A: For those unfamiliar with you and your work, can you tell us a bit about yourself?
JL: I've been writing for 9 years full time. I have 6 children, one has autism. Much of my life figures into my work in various shades.
A: After reading Heavenly, I walked away feeling like you shined a positive light on autism. Was that an intentional message in writing the Heavenly?
JL: Definitely. It took me YEARS to not want to slug people for their oft-times rude, completely unsympathetic reactions to my daughter and what our family was going through when we went out in public with her. Now, I ignore the gawking. I hoped, in some small way, by writing about how uncontrollable some kids with autism are that folks would have their eyes opened just a titch. More than the annoying way strangers react to the handicapped, I wrote about a handicapped person ( again after years of soul-searching for my own answers ) to shed a possible light on why these special people grace our world. To teach us.
A: You've said before that Heavenly and Falling for Romeo are both true to your real life. Is there anything from A Season of Eden that you drew from personal experience?
JL: I grew up in Palos Verdes, California and love the area, so I love to include it in my work. I was an only child much like Eden, though my parents weren't divorced and I wasn't the kind of social-type Eden is. But a lot of the little things in that book came from my life in Palos Verdes: parties, teachers, the choir experience....but not the crush on the choir teacher.
A: Do you avoid reading negative reviews on websites like Goodreads? If not, how do you deal with criticism?
JL: Unless a reader sends me their review, I don't read reviews. Reading is subjective. What appeals to one, won't appeal to another and you can't please everyone. As an indie author, I will continue to write and publish no matter what anybody says, because I control my career, not some huge publishing house somewhere. It's a beautiful thing :)
A: If you could choose any child actor, past or present, to play Abria, who would you choose?
JL: Yikes. Not sure any child COULD capture the many nuances of Abria. She's so complex. Any suggestions?
A: Was there a particular scene in Heavenly or Penitence that was difficult for you to write?
JL: The scenes with Luke were most difficult because the character is taken from my son. At least I was able to control the outcome, whereas in real life, his struggle often stole my muse I was so worried about whether or not he'd survive from day-to-day.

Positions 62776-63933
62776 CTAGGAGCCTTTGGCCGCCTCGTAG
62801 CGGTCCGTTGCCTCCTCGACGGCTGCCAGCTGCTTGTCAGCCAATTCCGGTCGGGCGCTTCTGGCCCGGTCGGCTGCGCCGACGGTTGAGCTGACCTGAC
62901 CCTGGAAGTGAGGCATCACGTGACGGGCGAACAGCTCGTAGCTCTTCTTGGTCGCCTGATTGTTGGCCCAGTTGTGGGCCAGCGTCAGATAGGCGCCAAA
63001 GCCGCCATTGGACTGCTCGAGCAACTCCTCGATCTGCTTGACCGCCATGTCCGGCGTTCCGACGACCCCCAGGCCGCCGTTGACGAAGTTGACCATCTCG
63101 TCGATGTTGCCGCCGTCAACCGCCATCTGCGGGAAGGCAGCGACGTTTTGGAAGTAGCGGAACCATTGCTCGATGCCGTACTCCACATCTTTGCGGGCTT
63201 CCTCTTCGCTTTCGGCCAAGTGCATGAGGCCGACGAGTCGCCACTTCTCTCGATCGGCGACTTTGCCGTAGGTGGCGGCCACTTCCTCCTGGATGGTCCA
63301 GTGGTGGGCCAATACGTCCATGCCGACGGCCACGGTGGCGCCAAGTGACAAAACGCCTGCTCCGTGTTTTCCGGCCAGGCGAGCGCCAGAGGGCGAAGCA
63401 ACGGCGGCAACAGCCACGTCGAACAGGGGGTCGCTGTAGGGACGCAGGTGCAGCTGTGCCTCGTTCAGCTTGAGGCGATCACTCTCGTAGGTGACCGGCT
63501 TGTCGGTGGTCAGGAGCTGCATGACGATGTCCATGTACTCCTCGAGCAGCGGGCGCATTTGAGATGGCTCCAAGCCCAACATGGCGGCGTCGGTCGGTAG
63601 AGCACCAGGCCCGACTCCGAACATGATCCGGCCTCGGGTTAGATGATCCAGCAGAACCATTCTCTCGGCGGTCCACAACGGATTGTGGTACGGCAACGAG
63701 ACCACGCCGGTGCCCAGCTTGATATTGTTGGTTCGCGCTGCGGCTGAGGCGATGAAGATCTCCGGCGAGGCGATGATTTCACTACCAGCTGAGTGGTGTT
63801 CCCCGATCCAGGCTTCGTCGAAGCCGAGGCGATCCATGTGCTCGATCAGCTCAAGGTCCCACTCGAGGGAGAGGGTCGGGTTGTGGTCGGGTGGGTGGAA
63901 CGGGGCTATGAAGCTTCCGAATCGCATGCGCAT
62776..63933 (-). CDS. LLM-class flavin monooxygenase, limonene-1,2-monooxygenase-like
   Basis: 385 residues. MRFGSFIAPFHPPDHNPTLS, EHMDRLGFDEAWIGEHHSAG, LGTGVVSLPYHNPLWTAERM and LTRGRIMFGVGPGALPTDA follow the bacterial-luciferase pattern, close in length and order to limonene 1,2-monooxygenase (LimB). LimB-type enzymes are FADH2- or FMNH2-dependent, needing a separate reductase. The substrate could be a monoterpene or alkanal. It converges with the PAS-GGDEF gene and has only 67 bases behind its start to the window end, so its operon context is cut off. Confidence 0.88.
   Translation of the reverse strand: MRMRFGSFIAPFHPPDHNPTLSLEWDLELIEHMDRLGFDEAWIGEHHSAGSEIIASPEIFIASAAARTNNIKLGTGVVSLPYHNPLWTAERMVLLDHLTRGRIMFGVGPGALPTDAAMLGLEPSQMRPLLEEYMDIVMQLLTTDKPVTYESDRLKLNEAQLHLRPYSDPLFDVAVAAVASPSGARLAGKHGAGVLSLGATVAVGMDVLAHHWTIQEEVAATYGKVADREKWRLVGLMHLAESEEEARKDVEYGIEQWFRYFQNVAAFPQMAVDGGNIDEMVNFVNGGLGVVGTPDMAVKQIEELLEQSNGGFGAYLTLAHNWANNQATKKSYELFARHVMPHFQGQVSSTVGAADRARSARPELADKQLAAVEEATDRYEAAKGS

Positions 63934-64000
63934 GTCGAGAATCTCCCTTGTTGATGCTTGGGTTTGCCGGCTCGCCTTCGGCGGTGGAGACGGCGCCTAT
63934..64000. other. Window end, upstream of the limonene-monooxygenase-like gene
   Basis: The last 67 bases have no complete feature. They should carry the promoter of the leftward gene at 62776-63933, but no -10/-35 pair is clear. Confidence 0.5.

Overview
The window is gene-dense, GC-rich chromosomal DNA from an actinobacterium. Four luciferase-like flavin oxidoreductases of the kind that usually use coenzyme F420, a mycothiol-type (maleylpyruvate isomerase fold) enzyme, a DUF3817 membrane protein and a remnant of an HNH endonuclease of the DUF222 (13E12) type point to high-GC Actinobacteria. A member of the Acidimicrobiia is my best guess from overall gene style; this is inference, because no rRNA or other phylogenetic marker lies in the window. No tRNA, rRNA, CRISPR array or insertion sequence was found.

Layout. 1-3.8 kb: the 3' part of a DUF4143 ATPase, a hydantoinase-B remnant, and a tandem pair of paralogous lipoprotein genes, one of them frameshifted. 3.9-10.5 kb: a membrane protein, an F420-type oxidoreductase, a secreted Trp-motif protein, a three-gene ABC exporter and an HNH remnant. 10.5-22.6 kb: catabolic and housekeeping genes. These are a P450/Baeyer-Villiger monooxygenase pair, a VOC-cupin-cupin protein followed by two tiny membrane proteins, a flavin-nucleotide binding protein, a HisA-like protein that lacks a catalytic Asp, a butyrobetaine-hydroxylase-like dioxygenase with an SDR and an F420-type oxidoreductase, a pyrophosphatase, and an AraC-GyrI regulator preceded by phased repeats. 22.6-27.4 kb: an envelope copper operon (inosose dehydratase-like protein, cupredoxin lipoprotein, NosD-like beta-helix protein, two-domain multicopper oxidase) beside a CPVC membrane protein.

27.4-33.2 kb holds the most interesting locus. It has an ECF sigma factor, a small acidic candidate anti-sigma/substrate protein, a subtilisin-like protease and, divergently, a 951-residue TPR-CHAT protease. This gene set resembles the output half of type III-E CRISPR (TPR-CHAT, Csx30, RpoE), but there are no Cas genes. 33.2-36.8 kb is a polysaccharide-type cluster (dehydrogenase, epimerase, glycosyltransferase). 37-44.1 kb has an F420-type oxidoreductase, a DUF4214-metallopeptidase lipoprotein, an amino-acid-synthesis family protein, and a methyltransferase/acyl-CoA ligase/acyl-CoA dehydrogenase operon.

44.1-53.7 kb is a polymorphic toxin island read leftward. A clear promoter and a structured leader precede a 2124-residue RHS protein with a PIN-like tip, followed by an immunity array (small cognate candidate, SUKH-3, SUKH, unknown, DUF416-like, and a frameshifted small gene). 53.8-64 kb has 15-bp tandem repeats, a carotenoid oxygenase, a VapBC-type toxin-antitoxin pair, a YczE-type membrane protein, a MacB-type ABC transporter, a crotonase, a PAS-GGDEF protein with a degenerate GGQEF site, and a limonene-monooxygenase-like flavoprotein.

A: Is there anything you would say to someone who is non-religious to encourage them to give Heavenly a shot?
JL: One of the things I hear most about Heavenly is how non-pushy it is pertaining to religion. I'm not trying to force anything down anyone with these books, this is MY life, and my struggle with how I came to understand some lovely concepts that I believe exist: guardian angels to watch over us and that the handicapped really are very blessed individuals who, within their protective state, go through life not having to deal with a lot of the junk we normal mortals end up bringing upon ourselves based on our choices. This isn't anyone's doctrine, just my conclusions. As my children have grown, made choices ( Like Luke, to use drugs, and Zoe to abuse alchohol ) I've thanked God that "Abria" is safe from all that. There's a certain peace in that.
A: In Penitence, you gave Weston the opportunity to redeem himself. Were you worried about how your readers would react to this?
JL: Not at all worried. I'm confident in my writing, or I wouldn't have tried to pull it off. I LOVE changing characters and, in the HEAVENLY series, it's all about choices, change and redemption.
A: When you began writing Heavenly, did you already know you would turn it into a trilogy?
JL: Once Albert came along, I knew there would be more.
A: Which of your characters is most like you?
JL: Hmmm. There are bits of me in all of my characters. I'm not wholly Debbie ( Zoe's mom ) but our family life at home is solid like that.
A: What can we look forward to in Absolution?
JL: A happy ending that is necessary and satisfying.
A: How about, Overprotected?
JL: This is the first story I ever wrote, re-written for the millionth time, lol. Can't wait to get it out there, I adore the complex story. It's more than what it sounds like, with some great, interesting characters who-once again-have to deal with the consequences of their choices. ( a theme I like writing about because it's real )
A: Has there ever been a time when you considered giving up on writing?
JL: No, I just decided to make it happen for myself.
A: How is it, being self-published?
JL: The correct term is indie - or at least the PC term, lol. Yep, I am. I had two agents and spent 4 years doing the NYC publishing thing and decided to go my own way. I love being indie. Maybe it's because I'm an only child and controlaholic, but I like having the control. Like it says on my FB and blog: I write what I want. I don't have someone looking over my shoulder telling me what I should or shouldn't write. I listen to my heart, the center of my muse. Not a lot of writers get that luxury when they are owned by publishing houses. And, for me at least, it still comes down to the fact that I write for the love of it, not for money.
A: And finally, is there any advice you have for writers?
JL: Write for the love of it and, at the end of each day, you'll always be satisfied with your accomplishment.
Thanks for the interview Jennifer!! I had fun w/ the questions!
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